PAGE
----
Philosophical Studies 52 (3):331 - 355 (1987)

Phillip Bricker
University of Massachusetts, Amherst
The most commonly heard proposals for reducing possible worlds to language succumb to a simple cardinality argument: it can be shown that there are more possible worlds than there are linguistic entities provided by the proposal. In this paper, I show how the standard proposals can be generalized in a natural way so as to make better use of the resources available to them, and thereby circumvent the cardinality argument. Once it is seen just what the limitations are on these more general proposals, it can be clearly seen where the real difficulty lies with any attempt to reduce possible worlds to language. Roughly, the difficulty is this: no actual language could have the descriptive resources needed to represent all the ways things might have been. I conclude by arguing that this same difficulty spells doom for any nominalist or conceptualist proposal for reducing possible worlds.
Keywords Possible Worlds  Modality  Actualism  Modal Ersatzism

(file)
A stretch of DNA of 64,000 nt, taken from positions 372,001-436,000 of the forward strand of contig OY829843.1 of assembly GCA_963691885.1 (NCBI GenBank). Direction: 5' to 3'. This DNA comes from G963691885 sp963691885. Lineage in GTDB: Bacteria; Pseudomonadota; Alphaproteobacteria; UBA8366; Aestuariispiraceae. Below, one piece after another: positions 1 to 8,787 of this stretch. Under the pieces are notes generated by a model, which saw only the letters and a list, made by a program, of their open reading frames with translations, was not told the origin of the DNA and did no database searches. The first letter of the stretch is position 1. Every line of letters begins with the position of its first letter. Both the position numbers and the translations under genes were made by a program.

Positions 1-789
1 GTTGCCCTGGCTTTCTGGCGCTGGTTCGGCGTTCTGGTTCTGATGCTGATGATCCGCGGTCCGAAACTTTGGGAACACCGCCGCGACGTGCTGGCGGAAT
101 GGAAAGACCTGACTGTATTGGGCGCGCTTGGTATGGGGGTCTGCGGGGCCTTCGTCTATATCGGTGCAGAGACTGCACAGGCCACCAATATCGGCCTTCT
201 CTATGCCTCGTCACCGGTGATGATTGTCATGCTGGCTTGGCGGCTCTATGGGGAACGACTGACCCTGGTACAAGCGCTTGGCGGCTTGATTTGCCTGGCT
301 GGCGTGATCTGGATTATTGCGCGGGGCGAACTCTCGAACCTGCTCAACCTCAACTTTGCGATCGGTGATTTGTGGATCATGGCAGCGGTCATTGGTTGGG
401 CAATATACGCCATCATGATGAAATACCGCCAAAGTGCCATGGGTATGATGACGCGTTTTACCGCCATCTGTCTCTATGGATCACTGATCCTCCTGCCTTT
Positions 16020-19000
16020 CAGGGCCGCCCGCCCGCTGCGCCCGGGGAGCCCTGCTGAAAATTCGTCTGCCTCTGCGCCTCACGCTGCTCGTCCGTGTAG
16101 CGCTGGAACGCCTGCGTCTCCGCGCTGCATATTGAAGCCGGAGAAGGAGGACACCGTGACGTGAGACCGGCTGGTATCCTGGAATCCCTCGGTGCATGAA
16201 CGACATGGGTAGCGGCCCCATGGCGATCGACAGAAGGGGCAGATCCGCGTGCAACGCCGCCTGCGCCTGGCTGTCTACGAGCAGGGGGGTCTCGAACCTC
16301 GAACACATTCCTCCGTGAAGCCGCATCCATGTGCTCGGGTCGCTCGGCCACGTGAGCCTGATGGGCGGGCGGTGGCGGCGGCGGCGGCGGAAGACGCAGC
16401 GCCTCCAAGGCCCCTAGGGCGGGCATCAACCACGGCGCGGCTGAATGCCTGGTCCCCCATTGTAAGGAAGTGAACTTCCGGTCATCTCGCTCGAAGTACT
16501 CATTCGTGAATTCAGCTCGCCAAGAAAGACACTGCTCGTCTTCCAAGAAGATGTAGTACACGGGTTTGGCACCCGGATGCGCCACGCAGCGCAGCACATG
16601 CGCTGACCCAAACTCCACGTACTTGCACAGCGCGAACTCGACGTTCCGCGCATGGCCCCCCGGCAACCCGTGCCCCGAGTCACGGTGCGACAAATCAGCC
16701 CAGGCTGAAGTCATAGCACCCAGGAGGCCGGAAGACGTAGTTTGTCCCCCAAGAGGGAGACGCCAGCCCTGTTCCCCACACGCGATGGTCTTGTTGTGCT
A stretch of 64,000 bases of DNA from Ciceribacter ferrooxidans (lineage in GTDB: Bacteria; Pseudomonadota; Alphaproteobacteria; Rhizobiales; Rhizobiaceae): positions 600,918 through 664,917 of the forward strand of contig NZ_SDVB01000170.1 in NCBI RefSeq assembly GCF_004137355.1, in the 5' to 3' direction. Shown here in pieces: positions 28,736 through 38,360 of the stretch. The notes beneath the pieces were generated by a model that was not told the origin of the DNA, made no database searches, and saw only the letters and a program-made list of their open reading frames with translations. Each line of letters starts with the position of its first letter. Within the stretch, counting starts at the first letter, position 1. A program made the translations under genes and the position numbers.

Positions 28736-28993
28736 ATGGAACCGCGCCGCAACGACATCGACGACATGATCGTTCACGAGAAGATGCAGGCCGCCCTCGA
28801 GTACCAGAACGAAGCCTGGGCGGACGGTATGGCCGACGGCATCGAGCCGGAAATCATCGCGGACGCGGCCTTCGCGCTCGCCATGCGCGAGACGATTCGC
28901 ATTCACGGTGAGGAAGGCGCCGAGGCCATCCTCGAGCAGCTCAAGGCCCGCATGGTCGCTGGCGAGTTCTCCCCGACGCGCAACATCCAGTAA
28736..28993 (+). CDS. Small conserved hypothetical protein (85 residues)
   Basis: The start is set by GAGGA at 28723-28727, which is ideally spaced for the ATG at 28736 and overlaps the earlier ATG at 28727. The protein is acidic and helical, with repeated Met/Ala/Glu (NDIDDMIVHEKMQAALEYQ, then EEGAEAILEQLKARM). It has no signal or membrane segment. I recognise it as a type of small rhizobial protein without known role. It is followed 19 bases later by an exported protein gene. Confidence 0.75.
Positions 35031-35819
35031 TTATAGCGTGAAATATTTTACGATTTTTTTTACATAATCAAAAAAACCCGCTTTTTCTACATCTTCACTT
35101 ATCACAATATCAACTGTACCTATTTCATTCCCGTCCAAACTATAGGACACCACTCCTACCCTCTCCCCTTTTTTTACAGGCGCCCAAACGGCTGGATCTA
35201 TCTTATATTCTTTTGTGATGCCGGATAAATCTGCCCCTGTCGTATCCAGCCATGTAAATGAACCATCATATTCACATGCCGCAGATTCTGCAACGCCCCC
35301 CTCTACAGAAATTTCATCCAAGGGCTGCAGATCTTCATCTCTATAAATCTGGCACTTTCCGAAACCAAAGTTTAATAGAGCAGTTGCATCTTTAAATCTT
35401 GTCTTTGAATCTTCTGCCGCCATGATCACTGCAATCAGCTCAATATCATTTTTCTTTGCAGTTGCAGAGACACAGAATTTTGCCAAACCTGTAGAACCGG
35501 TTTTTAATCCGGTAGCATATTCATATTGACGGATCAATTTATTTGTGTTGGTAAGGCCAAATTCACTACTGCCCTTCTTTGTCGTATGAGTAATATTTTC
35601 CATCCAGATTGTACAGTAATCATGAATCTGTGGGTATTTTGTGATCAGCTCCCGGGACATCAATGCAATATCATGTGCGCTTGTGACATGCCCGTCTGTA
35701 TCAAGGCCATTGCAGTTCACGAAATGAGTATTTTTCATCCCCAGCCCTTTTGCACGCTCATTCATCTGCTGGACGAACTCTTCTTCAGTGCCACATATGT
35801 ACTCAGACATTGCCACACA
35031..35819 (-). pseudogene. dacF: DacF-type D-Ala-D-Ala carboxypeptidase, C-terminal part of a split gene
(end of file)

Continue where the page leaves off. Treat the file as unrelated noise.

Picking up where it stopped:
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DOI 10.1007/BF00354052
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References found in this work BETA

Counterfactuals.David Lewis - 1973 - Blackwell.
Logical Foundations of Probability.Rudolf Carnap - 1950 - Chicago]University of Chicago Press.

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Citations of this work BETA

Reductive Theories of Modality.Theodore Sider - 2003 - In Michael J. Loux & Dean W. Zimmerman (eds.), The Oxford Handbook of Metaphysics. Oxford University Press. pp. 180-208.
The Ersatz Pluriverse.Theodore Sider - 2002 - Journal of Philosophy 99 (6):279-315.
Impossible Worlds.Mark Jago - 2013 - Noûs 47 (3):713-728.
Possible Worlds.Christopher Menzel - 2013 - Stanford Encyclopedia of Philosophy.
Impossible Worlds and Partial Belief.Edward Elliott - 2019 - Synthese 196 (8):3433-3458.

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